It was from Whakapapa that we walked the Taranaka Falls Trail, a short 2.5 hour walk to a waterfall in the lower hills. The trail took us through beach forests, and open alpine shrub land. The Falls sit approximately half way round the loop walk and as the path climbs to the half way point the falls can clearly be seen in the distance. Over to the left of the path in the distance is another volcano Mt Ngauruhoe and further into the distance the third in the chain and the shortest Mt Tongariro. We stayed a short while at the falls; there is something quite relaxing about watching a waterfall drop 20+ metres into a pool below whilst listening to the noise it makes. However that noise was interrupted by the sound of thunder in the distance. Time to make our way back to the village as there was a storm brewing. Not surprising as it had been a very warm and muggy day.
From top: Lyn photobombs a stream scene; Lyn at the Taranaki Falls; Two shots of the falls.
As we walked back into the village it was clear that we had come in behind the storm. The roads were wet from recent rain but we had missed the downpour, but not the lightning display which stood out in the distance as we walked back.
Top to Bottom: The view back down the valley from Taranaki Falls; A storm approaching; Mt Ngauruhoe, one of the volcanos in the Tongariro National Park.
About 45 minutes drive south of Turangi is the National Army Museum of New Zealand. It is located in a township named Waiouru, which when you get there, exists only for the army base on the edge of town. The drive down takes you through the only desert in New Zealand , the Rangipoo Desert. It is not a desert in the conventional sense with sand dunes and camels crossing, however it is a vast barren flatland of reddish grit and green scrub which the NZ army use as a training ground. Naturally there are keep out signs everywhere though it is not fenced off. There are some good viewpoints of the mountains to the west though.
Two views of the “desert” with the volcanoes in the background
Waiouru’s facilities were very basic, a number of fast food emporiums a couple of petrol stations and this museum.
Whereas the town was a little ramshackle and run down the museum was modern, fresh with ideas and exhibits and some really interesting displays. The highlight must be their special display showing the New Zealand army involvement in the first world war, specifically their participation 3rd Battle of Paschendale in 1917. There were written accounts, photographs, a graphic display of battle showing a wounded horse, yes they still charged in on horseback in WW1. Most moving were the photographs and an exhibition of prints by a British photographer, Brett Killington. Brett had visited the site of Paschendale for this exhibition and taken shots of the area as it is today, but using a pinhole camera he had made himself and 5×4 film plates. The effect was to re-create photos as they may have been in 1917 and he has succeeded in that aim.
Clockwise from top: Introduction to the Passchendale Exhibition; 12 pictures by Brett Killington; Despatch riders motorbike (BSA 400) WW2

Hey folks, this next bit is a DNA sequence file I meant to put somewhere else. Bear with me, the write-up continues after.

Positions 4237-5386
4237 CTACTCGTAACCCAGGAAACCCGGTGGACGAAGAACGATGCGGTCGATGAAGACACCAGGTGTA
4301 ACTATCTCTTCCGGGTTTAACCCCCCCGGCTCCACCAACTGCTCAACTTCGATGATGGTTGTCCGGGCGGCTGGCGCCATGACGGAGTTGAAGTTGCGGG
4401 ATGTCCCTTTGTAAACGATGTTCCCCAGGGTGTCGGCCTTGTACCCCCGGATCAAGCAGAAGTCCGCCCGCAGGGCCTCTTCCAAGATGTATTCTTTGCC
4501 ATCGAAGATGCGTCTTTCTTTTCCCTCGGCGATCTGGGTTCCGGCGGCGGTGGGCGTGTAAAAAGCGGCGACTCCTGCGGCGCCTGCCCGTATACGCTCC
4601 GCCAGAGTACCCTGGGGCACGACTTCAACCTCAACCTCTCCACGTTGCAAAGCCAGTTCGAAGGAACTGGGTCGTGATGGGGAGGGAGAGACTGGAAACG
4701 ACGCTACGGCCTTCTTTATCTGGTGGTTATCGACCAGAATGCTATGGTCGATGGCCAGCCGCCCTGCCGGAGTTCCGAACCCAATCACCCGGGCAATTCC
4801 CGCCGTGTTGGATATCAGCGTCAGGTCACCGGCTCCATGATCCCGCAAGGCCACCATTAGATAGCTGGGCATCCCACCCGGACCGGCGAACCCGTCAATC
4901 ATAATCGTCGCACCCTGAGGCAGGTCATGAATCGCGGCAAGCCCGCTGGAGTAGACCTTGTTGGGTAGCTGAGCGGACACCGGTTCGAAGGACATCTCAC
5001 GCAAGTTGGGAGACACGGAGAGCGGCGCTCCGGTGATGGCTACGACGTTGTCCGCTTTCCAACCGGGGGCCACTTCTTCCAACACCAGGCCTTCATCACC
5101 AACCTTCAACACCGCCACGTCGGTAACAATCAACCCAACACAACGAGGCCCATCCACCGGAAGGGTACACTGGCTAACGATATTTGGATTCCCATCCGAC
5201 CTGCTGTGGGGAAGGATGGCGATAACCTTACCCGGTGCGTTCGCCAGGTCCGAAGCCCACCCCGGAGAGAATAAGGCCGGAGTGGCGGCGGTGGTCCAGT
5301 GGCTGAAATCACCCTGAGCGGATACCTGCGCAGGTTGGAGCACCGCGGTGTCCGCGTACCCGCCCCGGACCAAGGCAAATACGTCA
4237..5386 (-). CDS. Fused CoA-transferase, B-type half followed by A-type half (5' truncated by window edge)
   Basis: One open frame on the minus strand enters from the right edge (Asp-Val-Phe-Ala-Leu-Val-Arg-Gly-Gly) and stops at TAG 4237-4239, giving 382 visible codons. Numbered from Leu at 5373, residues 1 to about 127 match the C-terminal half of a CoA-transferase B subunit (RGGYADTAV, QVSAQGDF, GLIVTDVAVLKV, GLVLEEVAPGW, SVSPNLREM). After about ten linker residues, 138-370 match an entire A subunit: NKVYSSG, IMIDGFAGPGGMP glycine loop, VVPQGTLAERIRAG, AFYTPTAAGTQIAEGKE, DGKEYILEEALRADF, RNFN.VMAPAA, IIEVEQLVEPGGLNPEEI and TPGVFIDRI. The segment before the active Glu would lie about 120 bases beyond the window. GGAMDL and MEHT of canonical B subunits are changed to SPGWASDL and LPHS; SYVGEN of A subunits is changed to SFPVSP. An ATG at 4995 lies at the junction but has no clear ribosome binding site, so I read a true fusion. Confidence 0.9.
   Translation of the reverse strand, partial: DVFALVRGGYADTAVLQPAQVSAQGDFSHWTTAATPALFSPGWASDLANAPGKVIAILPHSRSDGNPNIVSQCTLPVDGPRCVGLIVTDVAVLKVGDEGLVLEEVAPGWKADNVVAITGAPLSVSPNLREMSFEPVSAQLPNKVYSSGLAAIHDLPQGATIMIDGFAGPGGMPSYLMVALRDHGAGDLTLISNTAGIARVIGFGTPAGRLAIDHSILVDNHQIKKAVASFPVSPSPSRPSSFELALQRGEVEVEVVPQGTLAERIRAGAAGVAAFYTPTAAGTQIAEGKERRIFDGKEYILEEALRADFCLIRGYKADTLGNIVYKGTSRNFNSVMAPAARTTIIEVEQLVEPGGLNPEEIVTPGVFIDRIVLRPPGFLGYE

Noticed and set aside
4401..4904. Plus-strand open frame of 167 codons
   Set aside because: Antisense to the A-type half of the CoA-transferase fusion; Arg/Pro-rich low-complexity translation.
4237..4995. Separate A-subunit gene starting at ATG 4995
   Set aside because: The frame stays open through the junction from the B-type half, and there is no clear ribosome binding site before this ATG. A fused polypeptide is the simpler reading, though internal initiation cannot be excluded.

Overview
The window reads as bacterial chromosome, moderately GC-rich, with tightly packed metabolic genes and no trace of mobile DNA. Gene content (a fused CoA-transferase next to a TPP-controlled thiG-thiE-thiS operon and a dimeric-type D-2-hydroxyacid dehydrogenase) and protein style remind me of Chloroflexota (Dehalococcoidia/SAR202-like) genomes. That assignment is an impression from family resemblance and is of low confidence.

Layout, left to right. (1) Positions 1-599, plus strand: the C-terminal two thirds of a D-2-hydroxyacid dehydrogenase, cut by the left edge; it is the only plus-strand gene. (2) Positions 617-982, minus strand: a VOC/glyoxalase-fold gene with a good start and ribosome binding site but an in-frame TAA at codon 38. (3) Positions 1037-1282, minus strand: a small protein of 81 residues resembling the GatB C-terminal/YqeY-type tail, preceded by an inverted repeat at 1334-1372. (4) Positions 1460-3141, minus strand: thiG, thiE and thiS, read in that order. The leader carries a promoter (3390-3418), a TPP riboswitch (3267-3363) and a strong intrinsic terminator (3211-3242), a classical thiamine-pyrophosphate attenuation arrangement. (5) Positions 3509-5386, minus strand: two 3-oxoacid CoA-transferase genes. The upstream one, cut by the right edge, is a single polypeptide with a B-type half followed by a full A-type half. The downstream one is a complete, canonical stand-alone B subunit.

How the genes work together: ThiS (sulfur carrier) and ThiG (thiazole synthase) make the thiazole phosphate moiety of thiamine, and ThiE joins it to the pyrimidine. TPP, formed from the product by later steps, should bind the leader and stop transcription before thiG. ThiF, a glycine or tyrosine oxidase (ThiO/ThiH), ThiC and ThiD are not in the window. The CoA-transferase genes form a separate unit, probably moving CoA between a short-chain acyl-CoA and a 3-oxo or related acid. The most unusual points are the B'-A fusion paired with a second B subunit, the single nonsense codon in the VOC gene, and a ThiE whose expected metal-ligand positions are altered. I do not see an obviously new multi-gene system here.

The rest of the museum took us through the history of the New Zealand Army from its initial formation during the New Zealand Wars through two world wars and subsequent conflicts in Korea, Malaya, Vietnam, Bosnia, Iraq and Afghanistan. Much of their later involvement was through the auspices of the United Nations where they provide support such as peacekeeping, Disaster Relief such as in East Timor and Security Assistance such as Bosnia. It gave a fascinating insight into New Zealand place in the world.
From here we journeyed to Ohakune which is another Alpine resort at the southern end of the Tongariro National Park. There was more here but again, midsummer the only visitor activity were the walkers. We found a forest walk to do before heading to a cafe/bar for a refreshing sparkly water only to be told rather disparagingly, “we don’t serve that here, only beer and coffee”. So we left as it was too early for beer and too hot for coffee. The temperature as we left was over 30 celsius and as we drove up the main road towards Turangi we could see the clouds building, just as they had on Sunday. This time we were not so lucky. The rain started as spots on the windscreen but within a few seconds we were caught in a phenomenal downpour which forced us off the road and to park up until it had cleared. With this was one almighty Thunderstorm. We were pulled over for about fifteen minutes before we judged it safe to continue. By the time we got back to Turangi the temperature was back up to high twenties and it was hot, sticky and humid. It appeared that not one drop of rain had fallen here.
Stormy Weather – This downpour forced us to pull over. These shot through the windscreen.
And After the storm.
Turangi sits close to the River Tongariro, reputedly one of the finest Trout fishing rivers in New Zealand, if you are into that sort of thing. There is a trail which runs alongside the river which we walked. Along this trail you have to cross two narrow suspension bridges, the sort which swings if more than two people at a time step on to them. We saw a few fishermen but what was most delightful was seeing local children of all ages out on their own, no parents watching over them, having great fun swimming in the safer parts of the river, cycling down the tracks playing free and uninhibited. What a contrast to the UK.
Clockwise from top left: Tongariro River; Major Thomas Brigde, one of two “Swingy” bridges on this walk; The other Swingy Bridhe; Lyn on the Swingy Bridge.
This was a lovely walk part shaded but it was another hot day so in the sun it was very warm.
We have around 6 days left on North Island before our crossing to South Island. We still have Napier and Wellington to “do” yet.
Us out and about.